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Re: Mathematica 7.0.1.0 and some General Comments

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  • Subject: [mg97431] Re: Mathematica 7.0.1.0 and some General Comments
  • From: mike.honeychurch at gmail.com
  • Date: Fri, 13 Mar 2009 04:49:15 -0500 (EST)
  • References: <goqphr$lt2$1@smc.vnet.net> <gp5fou$9nr$1@smc.vnet.net>

On Mar 12, 2:21 am, Arturas Acus <a... at itpa.lt> wrote:
> On Wed, 11 Mar 2009, mike.honeychu... at gmail.com wrote:
> > On Mar 10, 5:35 am, Sebastian Meznaric <mezna... at gmail.com> wrote:
> >> I don't think Mathematica should replace mathematics. It is an
> >> important tool, but very importantly, a commercial closed-source tool.
> >> It costs a great deal of money and you do not know what it is doing
> >> (although most of the time it gives correct results). Only systems
> >> that can be considered to generally replace Mathematics have got to be
> >> open source (although I admit I do not use any). If at least the basis
> >> of Mathematica was made open-source with paid-for support from Wolfram
> >> that would make things a lot better. As it stands, we should not chain
> >> people to commercial software.
>
> > Other than people who use pencils and paper, or blackboards and
> > chalk*, everyone is "chained" to commercial products in their
> > workplaces. We need to "free" our minds a bit from the idea that
> > software should somehow be an exception to everything else that occurs
> > in our workplaces. Or alternatively perhaps someone can explain to me
> > why software should be any different to scientific equipment, cars,
> > dishwashers...
>
> It is because
>
> 1) once made you, can make as many copies as you wish at zero cost. This
>   significally  differs from say, cars.

So because something has a small marginal cost (packaging & handling &
shipping) the producer should make it open source or free?

How would wolfram pay for future development, not to mention pay for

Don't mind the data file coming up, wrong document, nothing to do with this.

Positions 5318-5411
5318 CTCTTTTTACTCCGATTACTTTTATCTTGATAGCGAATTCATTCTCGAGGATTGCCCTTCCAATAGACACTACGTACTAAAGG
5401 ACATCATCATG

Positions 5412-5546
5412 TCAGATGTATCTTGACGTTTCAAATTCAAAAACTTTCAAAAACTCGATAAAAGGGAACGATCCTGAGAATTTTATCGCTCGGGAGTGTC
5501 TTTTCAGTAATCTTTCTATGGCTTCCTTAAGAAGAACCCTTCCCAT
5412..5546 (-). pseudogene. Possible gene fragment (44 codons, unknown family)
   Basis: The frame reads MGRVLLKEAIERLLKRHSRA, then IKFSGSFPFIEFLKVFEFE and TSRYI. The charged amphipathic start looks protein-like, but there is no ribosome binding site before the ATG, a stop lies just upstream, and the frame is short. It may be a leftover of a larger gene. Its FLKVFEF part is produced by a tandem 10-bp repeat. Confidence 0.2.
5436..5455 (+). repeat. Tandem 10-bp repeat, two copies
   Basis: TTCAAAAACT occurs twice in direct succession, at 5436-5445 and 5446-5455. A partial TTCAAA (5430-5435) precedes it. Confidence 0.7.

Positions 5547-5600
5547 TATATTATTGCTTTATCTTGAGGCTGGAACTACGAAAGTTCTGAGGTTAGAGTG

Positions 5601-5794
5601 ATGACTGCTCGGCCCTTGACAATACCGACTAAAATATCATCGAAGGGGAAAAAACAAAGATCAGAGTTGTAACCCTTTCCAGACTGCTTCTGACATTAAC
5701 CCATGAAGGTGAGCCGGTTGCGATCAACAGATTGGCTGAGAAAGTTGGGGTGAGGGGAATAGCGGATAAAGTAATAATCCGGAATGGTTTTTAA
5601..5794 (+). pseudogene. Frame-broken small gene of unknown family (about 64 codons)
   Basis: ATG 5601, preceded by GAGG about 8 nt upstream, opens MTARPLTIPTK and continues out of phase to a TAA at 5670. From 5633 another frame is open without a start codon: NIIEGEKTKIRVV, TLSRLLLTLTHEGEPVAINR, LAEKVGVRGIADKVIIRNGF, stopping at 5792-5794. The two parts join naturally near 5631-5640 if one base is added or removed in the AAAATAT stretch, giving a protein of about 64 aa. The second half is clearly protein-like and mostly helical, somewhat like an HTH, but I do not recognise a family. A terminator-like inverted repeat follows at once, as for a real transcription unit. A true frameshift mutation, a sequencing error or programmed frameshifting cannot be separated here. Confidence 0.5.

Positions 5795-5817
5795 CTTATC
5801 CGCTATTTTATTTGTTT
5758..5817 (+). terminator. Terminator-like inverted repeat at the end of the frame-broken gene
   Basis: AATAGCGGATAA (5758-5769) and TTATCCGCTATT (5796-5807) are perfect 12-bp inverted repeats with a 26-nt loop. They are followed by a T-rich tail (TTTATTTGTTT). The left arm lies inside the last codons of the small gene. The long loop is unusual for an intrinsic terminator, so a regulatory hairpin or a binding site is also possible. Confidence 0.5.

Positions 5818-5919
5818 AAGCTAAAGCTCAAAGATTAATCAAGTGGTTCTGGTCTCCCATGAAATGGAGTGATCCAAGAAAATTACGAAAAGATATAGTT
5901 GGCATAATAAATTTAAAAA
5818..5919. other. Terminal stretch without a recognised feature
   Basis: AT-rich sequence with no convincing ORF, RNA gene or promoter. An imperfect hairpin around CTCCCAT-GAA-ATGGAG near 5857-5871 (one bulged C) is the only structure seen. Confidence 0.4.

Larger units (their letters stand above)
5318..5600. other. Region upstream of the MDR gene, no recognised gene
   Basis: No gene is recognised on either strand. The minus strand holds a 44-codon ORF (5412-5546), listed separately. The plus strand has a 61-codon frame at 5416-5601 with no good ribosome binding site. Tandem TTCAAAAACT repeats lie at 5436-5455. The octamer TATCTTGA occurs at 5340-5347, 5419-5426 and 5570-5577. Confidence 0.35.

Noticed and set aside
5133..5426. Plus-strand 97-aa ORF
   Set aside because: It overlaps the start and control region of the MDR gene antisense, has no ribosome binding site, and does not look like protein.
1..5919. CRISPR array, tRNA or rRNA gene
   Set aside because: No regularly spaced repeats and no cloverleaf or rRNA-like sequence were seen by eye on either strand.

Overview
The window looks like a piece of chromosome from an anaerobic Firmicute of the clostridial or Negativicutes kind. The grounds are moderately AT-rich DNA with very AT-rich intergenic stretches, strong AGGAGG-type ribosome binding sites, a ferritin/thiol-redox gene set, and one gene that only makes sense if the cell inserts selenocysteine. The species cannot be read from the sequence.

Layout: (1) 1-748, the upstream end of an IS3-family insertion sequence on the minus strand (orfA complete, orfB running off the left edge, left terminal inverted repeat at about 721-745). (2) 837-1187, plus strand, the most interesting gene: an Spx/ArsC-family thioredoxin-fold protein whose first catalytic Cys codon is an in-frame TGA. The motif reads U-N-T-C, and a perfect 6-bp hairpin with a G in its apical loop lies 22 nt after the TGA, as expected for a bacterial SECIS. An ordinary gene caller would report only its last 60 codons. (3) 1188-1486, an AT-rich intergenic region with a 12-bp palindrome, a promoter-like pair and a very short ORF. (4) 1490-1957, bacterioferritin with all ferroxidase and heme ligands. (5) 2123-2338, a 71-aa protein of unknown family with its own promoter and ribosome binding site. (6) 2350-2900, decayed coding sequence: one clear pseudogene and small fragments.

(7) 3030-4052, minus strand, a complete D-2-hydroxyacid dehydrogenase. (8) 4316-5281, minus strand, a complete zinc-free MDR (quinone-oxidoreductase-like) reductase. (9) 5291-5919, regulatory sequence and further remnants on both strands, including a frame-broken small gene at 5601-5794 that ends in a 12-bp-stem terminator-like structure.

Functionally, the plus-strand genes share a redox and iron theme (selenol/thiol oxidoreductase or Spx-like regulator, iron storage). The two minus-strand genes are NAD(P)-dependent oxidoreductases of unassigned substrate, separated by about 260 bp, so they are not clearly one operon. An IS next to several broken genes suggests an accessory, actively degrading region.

HR staff, receptionists, cleaners and afford to lease its
offices? ...or should a software company cease to exist once a product
is developed? Do you really think we'd be using V7 of Mathematica if
this was made open source in 1988?

> 2) The scientific software and computers OS are UNIVERSAL tools. Nobody
> wants to build your own tool on the soft/weak ground. If you write your
> program for windows OS, do it mean you work for Microsoft? For free ...

Electricity and water are more UNIVERSAL tools and more important than
software. The marginal cost of supplying an extra quantum of
electricity or an extra litre of water (except in times of drought)
is, like software, virtually nil.

Should these things also be free? I'm sure it would be possible to
come up with plenty of other examples of (almost) zero marginal cost
products which fail to attract the criticism that software does.

My reason for posting was to challenge this assumption that software
should somehow be different. I'm waiting for someone to make the case.

>
> I cannot use an open source mass spectrometer, drive an
>
> > open source car [although GM and Ford are verging on open source :),
> > or at least maybe publicly owned soon] etc.
>
> These are limited/specialized tools. But thing about roads and
> communication lines owned by sigle company. I doubt you could convenient
> drive Fiat car on Fords highways.

but nevertheless toll roads exist, owned by private companies, do they
not?

>
>
> > Mike
>
> > *these are also commercial products of course



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